The plans to build a dual carriageway between Belfast and Londonderry have hit another snag.
Environmentalists yesterday won High Court permission to seek a judicial review over an alleged breach of a directive on a protected area close to the A6 road upgrade.
The route is controversial because it travels through countryside linked to the brilliant Ulster poet, Seamus Heaney.
It is dismaying that this issue has achieved such significance now. This proposed route for the improved new section of road was identified nearly a decade ago.
Traffic levels between Belfast and Londonderry are, at points, still relatively low. This explains why the route has not been upgraded to motorway or dual carriageway earlier.
There are other reasons for the slowness in widening the single carriageway too, such as the fact that the Troubles meant that there were higher financial priorities.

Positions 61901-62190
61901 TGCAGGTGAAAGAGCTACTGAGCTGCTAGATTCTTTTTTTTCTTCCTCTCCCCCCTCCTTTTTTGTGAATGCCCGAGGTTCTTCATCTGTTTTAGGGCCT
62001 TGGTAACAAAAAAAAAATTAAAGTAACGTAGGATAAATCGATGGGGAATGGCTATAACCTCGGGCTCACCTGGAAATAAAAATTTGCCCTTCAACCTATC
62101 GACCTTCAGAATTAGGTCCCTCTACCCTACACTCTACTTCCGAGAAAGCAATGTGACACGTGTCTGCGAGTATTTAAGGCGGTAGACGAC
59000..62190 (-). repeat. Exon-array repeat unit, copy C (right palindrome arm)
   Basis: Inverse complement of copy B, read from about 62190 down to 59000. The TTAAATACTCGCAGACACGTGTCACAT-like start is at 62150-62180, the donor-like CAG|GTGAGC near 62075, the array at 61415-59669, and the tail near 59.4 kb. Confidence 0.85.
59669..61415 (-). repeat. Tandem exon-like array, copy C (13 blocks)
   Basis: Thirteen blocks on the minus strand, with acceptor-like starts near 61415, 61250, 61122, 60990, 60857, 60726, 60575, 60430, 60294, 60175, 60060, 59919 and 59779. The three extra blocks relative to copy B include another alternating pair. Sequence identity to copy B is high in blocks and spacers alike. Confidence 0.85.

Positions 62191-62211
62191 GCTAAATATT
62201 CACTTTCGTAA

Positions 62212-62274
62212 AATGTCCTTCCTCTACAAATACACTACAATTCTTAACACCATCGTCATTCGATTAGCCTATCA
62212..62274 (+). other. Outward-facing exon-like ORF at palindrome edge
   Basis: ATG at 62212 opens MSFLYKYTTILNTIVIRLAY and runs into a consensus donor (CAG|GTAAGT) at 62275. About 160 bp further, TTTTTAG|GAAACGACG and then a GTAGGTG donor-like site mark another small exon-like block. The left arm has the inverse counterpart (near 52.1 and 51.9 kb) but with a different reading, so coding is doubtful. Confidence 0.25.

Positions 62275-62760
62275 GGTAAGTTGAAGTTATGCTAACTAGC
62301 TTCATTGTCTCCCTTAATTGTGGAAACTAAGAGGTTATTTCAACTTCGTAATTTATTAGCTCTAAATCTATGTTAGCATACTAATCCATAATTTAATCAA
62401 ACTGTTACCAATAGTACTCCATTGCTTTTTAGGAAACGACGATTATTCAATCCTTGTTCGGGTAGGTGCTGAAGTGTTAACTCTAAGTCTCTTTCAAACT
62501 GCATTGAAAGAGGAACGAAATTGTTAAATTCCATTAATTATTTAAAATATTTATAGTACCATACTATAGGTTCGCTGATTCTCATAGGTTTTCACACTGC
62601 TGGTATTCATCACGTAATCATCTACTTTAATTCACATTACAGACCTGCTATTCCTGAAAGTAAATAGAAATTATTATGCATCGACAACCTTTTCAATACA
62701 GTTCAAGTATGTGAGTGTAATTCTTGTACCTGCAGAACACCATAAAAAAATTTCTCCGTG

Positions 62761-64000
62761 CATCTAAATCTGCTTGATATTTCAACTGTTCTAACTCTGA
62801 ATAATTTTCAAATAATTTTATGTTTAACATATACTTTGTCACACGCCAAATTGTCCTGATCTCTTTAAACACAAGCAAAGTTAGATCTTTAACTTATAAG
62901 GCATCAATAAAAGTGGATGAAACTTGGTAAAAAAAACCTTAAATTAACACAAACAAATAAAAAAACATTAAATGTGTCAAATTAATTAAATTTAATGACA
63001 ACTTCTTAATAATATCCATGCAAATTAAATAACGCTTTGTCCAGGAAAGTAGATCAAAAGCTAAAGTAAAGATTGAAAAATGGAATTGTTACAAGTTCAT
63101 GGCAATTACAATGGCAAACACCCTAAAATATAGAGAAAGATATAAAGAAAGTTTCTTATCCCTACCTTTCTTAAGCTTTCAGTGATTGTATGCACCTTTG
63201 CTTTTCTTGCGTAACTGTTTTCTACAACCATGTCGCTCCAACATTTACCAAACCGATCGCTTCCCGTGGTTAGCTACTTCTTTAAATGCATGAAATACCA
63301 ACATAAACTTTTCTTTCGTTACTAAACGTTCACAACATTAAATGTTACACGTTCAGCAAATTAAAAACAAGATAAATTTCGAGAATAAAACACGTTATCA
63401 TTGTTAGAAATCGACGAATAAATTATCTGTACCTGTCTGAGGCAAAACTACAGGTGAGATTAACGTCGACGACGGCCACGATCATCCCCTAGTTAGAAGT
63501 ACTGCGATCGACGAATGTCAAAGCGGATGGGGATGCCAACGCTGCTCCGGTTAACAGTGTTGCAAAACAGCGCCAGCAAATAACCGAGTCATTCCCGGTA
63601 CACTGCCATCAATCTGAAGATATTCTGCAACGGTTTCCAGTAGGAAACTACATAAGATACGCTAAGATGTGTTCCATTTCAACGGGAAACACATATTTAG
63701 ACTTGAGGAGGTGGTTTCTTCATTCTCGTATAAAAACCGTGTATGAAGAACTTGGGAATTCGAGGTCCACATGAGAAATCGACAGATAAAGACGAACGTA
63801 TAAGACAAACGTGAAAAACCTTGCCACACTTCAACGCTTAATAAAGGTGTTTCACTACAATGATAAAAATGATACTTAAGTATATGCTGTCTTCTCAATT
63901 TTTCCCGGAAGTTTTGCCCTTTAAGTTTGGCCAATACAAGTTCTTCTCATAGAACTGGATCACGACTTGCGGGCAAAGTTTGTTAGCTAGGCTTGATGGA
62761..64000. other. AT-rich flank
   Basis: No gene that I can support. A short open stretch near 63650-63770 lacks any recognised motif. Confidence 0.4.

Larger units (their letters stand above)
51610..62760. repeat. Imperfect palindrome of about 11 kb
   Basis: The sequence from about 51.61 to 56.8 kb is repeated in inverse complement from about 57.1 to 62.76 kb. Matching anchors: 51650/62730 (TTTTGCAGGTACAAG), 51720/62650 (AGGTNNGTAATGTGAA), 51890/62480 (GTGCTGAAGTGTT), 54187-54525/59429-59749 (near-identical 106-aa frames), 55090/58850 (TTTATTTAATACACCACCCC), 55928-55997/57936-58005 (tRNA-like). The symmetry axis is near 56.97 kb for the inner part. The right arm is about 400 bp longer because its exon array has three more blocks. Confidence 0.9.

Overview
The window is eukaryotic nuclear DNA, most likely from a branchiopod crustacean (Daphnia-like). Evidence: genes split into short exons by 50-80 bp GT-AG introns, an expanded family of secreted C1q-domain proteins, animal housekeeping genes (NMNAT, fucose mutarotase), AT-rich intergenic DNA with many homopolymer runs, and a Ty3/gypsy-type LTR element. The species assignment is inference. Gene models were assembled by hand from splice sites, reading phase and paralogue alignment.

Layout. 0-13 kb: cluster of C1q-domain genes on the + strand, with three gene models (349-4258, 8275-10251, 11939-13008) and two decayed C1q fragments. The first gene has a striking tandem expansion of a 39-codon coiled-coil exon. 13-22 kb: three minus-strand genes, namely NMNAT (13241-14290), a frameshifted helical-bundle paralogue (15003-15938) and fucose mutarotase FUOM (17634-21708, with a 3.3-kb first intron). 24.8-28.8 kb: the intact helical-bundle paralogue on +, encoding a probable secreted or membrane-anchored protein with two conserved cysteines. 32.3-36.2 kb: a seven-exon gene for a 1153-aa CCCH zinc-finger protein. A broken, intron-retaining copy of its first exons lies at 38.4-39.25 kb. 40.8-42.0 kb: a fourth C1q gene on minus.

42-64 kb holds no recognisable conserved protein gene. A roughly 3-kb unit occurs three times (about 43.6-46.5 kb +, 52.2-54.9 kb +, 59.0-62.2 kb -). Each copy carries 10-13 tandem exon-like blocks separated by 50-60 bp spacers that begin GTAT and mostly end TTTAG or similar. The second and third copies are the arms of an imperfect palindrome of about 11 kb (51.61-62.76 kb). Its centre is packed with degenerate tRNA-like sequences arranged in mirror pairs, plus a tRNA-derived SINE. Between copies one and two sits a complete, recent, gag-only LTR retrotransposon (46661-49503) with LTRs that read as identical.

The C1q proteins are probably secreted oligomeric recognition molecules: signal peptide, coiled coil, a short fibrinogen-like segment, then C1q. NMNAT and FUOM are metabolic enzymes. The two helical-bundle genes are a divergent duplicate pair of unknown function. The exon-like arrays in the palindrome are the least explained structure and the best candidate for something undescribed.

But this is a route of huge symbolic significance, between Northern Ireland’s two largest cities, one that crosses the very heart of the country from its southwest to its northeast.
It is highly unsatisfactory that well into the 21st century inter-city traffic is still getting caught behind tractors and other slow moving traffic.
No wonder that the Londonderry Chamber of Commerce has described the latest delay as “extremely disappointing and very frustrating”.
Environmental considerations must of course be respected. In this case there are concerns about birds, badgers and bats, among other creatures and ecology. But we must not lose sight of the needs of scores of thousands of humans, and their reasonable travel expectations.
Wednesday’s Autumn Statement earmarked money for infrastructure. It is to he hoped that this legal obstacle to the A6 can be resolved, and diggers can soon move into place on it and other projects such as the York Street interchange, when they secure planning approval.